Officials from five counties will gather later this month in McDuffie County to talk about ways they can work together to better utilize Clarks Hill Lake and possibly spur regional economic development.
Leaders from McDuffie, Columbia, Lincoln, Warren and Wilkes counties are invited to the meeting at the Thomson-McDuffie Regional Airport on June 14, said McDuffie County Commission Chairman Charlie Newton. The meeting will be the second for Columbia, Lincoln and McDuffie leaders.
"The lake is such a jewel in each of our communities," he said. "I think by working together we can get a little more sparkle for everyone."
Forward McDuffie Executive Director Don Powers said a potential resort project in Lincoln County, coupled with the development of bass fishing facilities in Columbia County and the potential that the Mistletoe Park holds, is just the tip of the iceberg.
"All of it speaks to these counties as things we ought to be aware of, we ought to be working together on, and we ought to be maximizing the regional opportunities," Mr. Powers said. "That's really what it is about."
Part of the driving force behind the partnership talks is State Sen. Jim Whitehead, who said the biggest benefit for McDuffie County could be an extra 300 or so feet of runway space - enough to make the airport more appealing to corporate jets.
Officials have already requested money for the runway extension from the Georgia Department of Transportation and are now awaiting their response.
Sen. Whitehead said the idea for the partnership was spurred by his Wednesdays with Whitehead sessions, where he meets with officials in each of his counties every six weeks.
"I kept hearing the same thing over and over about what everybody wanted to do," he said.
It was at one of those meetings with McDuffie County officials that someone mentioned that the local airport had more than 170 touchdowns from Masters visitors because it was quicker to get to the Augusta National from Thomson.
And that got Mr. Whitehead wondering about corporate jets for the rest of the year.
"If they can get to the Augusta National quicker from McDuffie County, then they can get to these other counties pretty quick too," he said.
The partnership would put on paper relationships that already exist. For example, when a bass tournament comes to Wildwood Park in Columbia County or Amity Park in Lincoln County, many of the fishermen park their boats in front of hotels - like White Columns - in McDuffie County.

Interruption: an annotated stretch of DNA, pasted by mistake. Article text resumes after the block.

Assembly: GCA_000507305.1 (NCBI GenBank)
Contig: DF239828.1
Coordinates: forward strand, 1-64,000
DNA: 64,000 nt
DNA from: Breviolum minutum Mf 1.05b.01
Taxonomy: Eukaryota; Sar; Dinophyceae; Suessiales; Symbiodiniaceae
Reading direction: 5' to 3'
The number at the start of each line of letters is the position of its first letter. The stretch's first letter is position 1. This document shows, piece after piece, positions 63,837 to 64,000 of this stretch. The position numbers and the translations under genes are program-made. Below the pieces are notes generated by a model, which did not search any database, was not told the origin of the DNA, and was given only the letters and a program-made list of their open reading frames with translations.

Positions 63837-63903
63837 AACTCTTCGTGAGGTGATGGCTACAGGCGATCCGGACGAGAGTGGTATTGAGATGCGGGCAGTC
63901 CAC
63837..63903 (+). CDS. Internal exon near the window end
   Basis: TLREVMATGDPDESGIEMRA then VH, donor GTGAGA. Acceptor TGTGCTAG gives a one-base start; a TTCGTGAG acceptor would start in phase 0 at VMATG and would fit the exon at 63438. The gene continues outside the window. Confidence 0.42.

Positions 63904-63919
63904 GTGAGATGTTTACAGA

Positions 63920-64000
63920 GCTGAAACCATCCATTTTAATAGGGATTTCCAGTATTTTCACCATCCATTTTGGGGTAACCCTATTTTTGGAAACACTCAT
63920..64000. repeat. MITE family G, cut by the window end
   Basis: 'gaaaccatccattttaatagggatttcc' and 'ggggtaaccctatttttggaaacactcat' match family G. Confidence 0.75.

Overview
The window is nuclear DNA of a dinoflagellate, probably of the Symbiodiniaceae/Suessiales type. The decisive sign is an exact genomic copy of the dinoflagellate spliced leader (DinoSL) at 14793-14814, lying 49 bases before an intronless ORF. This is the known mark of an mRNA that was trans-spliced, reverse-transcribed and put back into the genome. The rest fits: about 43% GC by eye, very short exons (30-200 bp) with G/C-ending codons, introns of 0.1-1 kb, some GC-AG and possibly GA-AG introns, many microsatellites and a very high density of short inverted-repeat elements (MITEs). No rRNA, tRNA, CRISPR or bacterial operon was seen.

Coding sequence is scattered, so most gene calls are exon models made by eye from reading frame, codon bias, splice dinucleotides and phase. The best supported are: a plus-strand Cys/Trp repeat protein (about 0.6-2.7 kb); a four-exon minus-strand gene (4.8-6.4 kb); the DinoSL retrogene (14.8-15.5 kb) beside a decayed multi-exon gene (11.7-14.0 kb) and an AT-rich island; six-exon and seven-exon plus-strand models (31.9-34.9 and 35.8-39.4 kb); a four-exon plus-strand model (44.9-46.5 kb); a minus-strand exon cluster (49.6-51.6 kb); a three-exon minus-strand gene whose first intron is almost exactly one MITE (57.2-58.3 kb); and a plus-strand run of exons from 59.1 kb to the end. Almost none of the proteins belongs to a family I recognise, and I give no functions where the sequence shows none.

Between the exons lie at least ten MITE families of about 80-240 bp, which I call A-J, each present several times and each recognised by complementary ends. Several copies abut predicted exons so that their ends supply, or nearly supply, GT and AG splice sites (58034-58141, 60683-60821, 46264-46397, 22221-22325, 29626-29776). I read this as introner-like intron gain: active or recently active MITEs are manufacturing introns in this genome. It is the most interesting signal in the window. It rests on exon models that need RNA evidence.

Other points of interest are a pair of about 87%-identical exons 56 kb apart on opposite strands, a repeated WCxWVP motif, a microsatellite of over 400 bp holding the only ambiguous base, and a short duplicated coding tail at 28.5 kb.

"It just makes sense for us," Mr. Powers said. "We are excited about it."
Columbia County leaders see the burgeoning partnership as a way to tap into some state grants they aren't currently eligible for.
Take, for example, One Georgia funds, said Columbia County Development Authority Director Zack Daffin. Columbia County alone is not able to apply for One Georgia funding, which, in part, is passed out to counties if they are considered rural. However, Mr. Daffin said, Columbia County can benefit from such funding if it applies with a county such as McDuffie.
He said such funding could be used for economic development infrastructure near Thurmond Lake, a resource Columbia, McDuffie and Lincoln counties share and are looking to promote.
"As things come up where we see that we can support one another, we're doing so,'' he said.
The partnership talk between the counties heated up earlier this year after a plan called the Augusta Regional Partnership, which involved Columbia, Richmond and Burke counties, was shot down by Richmond County officials.
Mr. Daffin said Columbia County continues to stay in contact with Richmond County development officials and will do so when the region is to be promoted for events such as the Augusta Showcase.
"We think it just makes sense that we all work together because of the tremendous asset we have in the lake," Mr. Daffin said.
Reports from Morris News Service Writer Preston Sparks were used in this article.